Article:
“I think college and university presidents give energy to Campus Compact because they really believe in education and they believe in the power of education. They believe that higher education has a civic purpose to promote our democracy. By joining Campus Compact, they are able to be part of a larger conversation about that,” said Ms. Smitter. “In addition to that, Michigan Campus Compact is the only place in the state of Michigan where two-year, four-year, public, private, secular, and faith-based institutions get together and talk. It’s around this idea of service, volunteerism, how do we create a stronger state, how do we create stronger students who learn and want to stay here in the state of Michigan or do good things for the world.”

During her time at Michigan Campus Compact, Smitter helped facilitate the merger with the ConnectMichigan Alliance (CMA). CMA began in 2001 with the mission of promoting and strengthening a lifelong ethic of service and civic engagement throughout the state of Michigan. It sought to build and strengthen Michigan communities by supporting existing nonprofits through promotion of volunteerism, advocacy and public policy, training and technical assistance, and direct programming. CMA aimed to increase capacity and effectiveness while decreasing overall administrative cost and burden to support nonprofits by housing all statewide volunteer and service-learning initiatives under one administration. An innovative and collaborative initiative, it consisted of a partnership between Michigan Campus Compact, Michigan Community Service Commission, Michigan Nonprofit Association, and Volunteer Centers of Michigan.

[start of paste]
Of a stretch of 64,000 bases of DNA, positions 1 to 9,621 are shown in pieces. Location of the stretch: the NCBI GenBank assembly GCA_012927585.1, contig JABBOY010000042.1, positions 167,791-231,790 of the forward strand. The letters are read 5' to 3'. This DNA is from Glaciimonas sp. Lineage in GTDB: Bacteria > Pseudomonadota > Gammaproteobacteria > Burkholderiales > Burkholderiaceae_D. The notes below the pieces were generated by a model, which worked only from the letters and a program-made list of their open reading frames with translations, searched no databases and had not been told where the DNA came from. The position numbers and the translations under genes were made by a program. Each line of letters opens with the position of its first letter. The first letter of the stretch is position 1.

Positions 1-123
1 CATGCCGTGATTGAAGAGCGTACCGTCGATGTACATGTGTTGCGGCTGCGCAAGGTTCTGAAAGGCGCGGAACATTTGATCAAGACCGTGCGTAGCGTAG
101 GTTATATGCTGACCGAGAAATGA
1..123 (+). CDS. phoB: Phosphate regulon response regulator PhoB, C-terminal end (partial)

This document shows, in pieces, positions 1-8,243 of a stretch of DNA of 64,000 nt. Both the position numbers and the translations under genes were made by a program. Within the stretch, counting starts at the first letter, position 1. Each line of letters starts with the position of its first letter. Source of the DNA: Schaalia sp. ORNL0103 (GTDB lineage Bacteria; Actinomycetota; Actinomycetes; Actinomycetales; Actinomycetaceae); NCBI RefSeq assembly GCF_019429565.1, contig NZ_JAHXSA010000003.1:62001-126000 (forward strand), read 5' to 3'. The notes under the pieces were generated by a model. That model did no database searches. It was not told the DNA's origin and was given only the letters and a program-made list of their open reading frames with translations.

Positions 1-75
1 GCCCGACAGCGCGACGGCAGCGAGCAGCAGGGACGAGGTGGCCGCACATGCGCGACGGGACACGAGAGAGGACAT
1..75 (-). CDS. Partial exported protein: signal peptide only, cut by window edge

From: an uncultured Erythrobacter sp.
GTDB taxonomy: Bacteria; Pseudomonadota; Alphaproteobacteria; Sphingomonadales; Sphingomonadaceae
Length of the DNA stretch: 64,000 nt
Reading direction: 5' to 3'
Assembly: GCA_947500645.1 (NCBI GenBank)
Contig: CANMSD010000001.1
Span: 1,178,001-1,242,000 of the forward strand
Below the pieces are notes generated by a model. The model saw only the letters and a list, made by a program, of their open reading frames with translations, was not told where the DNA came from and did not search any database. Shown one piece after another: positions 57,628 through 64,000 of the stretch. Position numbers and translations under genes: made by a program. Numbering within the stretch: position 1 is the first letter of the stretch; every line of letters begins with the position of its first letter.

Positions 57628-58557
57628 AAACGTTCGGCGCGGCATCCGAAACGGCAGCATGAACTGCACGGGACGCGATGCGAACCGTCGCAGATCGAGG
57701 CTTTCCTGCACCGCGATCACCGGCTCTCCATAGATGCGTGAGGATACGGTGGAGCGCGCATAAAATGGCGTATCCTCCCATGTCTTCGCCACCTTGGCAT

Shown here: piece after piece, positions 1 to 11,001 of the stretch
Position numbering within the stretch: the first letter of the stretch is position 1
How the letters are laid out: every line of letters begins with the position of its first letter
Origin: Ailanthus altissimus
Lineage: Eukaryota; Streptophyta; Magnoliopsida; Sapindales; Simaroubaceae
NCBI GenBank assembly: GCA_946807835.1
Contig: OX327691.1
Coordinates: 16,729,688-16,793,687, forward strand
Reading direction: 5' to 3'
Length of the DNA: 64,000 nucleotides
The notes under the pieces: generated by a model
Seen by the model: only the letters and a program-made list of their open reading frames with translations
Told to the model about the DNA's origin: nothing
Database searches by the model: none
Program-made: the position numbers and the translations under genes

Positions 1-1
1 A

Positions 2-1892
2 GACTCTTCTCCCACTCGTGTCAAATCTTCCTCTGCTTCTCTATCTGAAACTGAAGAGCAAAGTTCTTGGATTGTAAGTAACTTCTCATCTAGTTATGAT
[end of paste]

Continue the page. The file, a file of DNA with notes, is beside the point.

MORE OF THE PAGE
CMA was funded by an initial endowment of $20 million through public and private funding. In 2000, Gov. John Engler signed a bill providing a challenge grant to build CMA. The grant provided up to $10 million of public funding that had to be matched on a 1:1 basis by the private sector within one year. Smitter and the CMA leadership team worked persistently to help raise funds for the matching grant.

“… When I was fairly new into Campus Compact and working within MNA, we were able to start working on the ConnectMichigan Alliance which is something, as a young professional, I never would have been able to imagine as a possibility or how it would even come together. That experience alone… [has] taught me that almost anything is possible, and I still truly believe that. I think it helped me to remain idealistic the longer I stayed in the profession,” said Ms. Smitter.

Smitter then moved on to serve at the national level of Campus Compact as director of institutional development. During that time annual giving increased by 39% and staff and board giving achieved 100% for the first time in Campus Compact’s history. She led fundraising efforts on behalf of the more than 1,100 colleges and universities involved with Campus Compact.